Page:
Carriers of pathogenic MLH1, MSH2, and MSH6 germline variants show differences in adenoma and colorectal cancer development and molecular tumour characteristics

Christoph Engel1, Aysel Ahadova2,3, Toni Seppälä4,5,6, Stefan Aretz7,8, Marloes Bigirwamungu-Bargeman9, Hendrik Bläker10, Karolin Bucksch1, Reinhard Büttner11, Wouter de Vos tot Nederveen Cappel12, Evelien Dekker13, Volker Endris14, Elke Holinski-Feder15,16, Stefanie Holzapfel7,8, Robert Hüneburg8,17, Maarten A.J.M. Jacobs18, Jan J. Koornstra19, Alexandra M. Langers20, Anna Lepistö4,21, Monika Morak15,16, Gabriela Möslein22, Kirsi Pylvänäinen23, Nils Rahner24, Laura Renkonen-Sinisalo4,21, Karsten Schulmann25,26, Verena Steinke-Lange15,16, Christian P. Strassburg8,17, Paul C. van de Meeberg27, Mariette van Kouwen28, Monique van Leerdam29, Deepak B. Vangala30, Juda Vecht31, Marie-Louise Verhulst32, Magnus von Knebel Doeberitz2,3, Jürgen Weitz33, Silke Zachariae1, Markus Loeffler1, Jukka-Pekka Mecklin34,35, Matthias Kloor2,3, Hans F. Vasen36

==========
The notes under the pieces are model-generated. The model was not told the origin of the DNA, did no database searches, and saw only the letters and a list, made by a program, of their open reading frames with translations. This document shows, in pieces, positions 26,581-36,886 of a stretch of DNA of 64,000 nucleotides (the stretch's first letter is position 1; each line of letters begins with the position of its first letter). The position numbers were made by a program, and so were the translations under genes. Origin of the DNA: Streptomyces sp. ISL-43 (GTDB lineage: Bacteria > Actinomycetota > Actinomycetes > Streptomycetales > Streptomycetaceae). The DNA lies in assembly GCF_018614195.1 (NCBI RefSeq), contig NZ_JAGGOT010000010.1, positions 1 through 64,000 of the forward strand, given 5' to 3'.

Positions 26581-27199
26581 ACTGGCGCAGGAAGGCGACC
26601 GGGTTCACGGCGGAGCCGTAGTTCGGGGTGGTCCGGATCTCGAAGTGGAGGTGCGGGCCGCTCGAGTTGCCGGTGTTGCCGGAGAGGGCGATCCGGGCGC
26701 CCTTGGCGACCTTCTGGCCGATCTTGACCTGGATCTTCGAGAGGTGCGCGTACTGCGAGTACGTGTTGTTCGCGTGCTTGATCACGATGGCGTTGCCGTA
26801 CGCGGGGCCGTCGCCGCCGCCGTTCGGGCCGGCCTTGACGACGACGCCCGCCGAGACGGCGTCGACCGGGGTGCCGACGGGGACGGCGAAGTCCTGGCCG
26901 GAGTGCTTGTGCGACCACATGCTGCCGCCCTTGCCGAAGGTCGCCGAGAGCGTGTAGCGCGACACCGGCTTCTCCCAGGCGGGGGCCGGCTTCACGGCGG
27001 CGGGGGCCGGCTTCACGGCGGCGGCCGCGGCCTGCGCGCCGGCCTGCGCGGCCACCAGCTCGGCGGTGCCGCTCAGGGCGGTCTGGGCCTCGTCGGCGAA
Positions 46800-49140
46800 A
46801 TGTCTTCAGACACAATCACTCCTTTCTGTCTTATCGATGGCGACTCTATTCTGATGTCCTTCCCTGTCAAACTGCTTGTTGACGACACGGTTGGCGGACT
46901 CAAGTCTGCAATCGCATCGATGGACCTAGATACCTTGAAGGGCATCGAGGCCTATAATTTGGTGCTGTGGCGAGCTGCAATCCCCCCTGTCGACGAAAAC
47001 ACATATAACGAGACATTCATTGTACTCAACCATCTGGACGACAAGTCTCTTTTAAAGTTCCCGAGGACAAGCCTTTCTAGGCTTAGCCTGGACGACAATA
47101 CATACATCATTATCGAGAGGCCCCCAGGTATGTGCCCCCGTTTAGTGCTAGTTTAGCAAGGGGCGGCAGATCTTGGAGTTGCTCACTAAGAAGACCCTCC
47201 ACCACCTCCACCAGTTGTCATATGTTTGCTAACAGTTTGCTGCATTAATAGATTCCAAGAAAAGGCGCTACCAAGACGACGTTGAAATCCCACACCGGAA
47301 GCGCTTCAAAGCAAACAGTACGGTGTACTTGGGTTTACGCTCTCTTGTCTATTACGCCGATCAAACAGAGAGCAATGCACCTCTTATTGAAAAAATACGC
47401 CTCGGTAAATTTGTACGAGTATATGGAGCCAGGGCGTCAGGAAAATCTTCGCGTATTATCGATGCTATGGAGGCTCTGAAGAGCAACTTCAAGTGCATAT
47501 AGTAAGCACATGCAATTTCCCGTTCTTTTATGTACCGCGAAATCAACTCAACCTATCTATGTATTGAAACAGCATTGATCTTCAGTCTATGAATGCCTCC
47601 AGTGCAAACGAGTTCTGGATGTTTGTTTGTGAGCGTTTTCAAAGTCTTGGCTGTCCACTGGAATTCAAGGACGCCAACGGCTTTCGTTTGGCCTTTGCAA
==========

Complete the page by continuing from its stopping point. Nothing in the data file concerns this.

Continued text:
1Institute for Medical Informatics, Statistics and Epidemiology, University of Leipzig, Leipzig, Germany. 2Department of Applied Tumour Biology, Institute of Pathology, University Hospital Heidelberg, Heidelberg, Germany. 3Cooperation Unit Applied Tumour Biology, German Cancer Research Center (DKFZ), Heidelberg, Germany. 4Department of Surgery, Helsinki University Central Hospital, Helsinki, Finland. 5University of Helsinki, Helsinki, Finland. 6Johns Hopkins Hospital, Surgical Oncology, Baltimore, MD, USA. 7Institute of Human Genetics, University of Bonn, Bonn, Germany. 8National Center for Hereditary Tumor Syndromes, University Hospital Bonn, Bonn, Germany. 9Department of Gastroenterology & Hepatology, Medisch Spectrum Hospital, Enschede, Netherlands. 10Institute of Pathology, University Hospital Leipzig, Leipzig, Germany. 11Institute of Pathology, University of Cologne, Cologne, Germany. 12Department of Gastroenterology & Hepatology, Isala Clinics, Zwolle, Netherlands. 13Department of Gastroenterology & Hepatology, Amsterdam University Medical Center, University of Amsterdam, Amsterdam, Netherlands. 14Department of General Pathology, Institute of Pathology, University Hospital Heidelberg, Heidelberg, Germany. 15Medizinische Klinik und Poliklinik IV, Campus Innenstadt, Klinikum der Universität München, Munich, Germany. 16Center of Medical Genetics, Munich, Germany. 17Department of Internal Medicine I, University Hospital Bonn, Bonn, Germany. 18Department of Gastroenterology & Hepatology, Amsterdam University Medical Center, Amsterdam, Netherlands. 19Department of Gastroenterology & Hepatology, University Medical Centre Groningen, University of Groningen, Groningen, Netherlands. 20Department of Gastroenterology & Hepatology, Leiden University Medical Centre, Leiden, Netherlands. 21Research Programs Unit, Genome-Scale Biology, University of Helsinki, Helsinki, Finland. 22Center for Hereditary Tumors, HELIOS Klinikum Wuppertal, University Witten-Herdecke, Wuppertal, Germany. 23Department of Education and Science, Central Finland Hospital District, Jyväskylä, Finland. 24Institute of Human Genetics, Medical Faculty, Heinrich-Heine-University, Düsseldorf, Germany. 25Department of Hematology and Oncology, Klinikum Hochsauerland, Meschede, Germany. 26MVZ Arnsberg, Medical Practice for Hematology and Oncology, Arnsberg, Germany. 27Department of Gastroenterology & Hepatology, Slingeland Hospital, Doetinchem, Netherlands. 28Department of Gastroenterology & Hepatology, Radboud University Medical Centre, Nijmegen, Netherlands. 29Department of Gastroenterology and Hepatology, Netherlands Cancer Institute, Amsterdam, Netherlands. 30Department of Medicine, Knappschaftskrankenhaus, Ruhr-University Bochum, Bochum, Germany. 31Department of Gastroenterology & Hepatology, Isala Clinics, Zwolle, The Netherlands, Zwolle, Netherlands. 32Department of Gastroenterology & Hepatology, Maxima Medical Centre, Eindhoven, Netherlands. 33Department of Visceral, Thoracic and Vascular Surgery, University Hospital Carl Gustav Carus of the Technical University Dresden, Dresden, Germany. 34Department of Surgery, Central Finland Central Hospital, Jyväskylä, Finland. 35Faculty of Sport and Health Sciences, University of Jyväskylä, Jyväskylä, Finland. 36Department of Gastroenterology and Hepatology, Leiden University Medical Centre, Leiden, Netherlands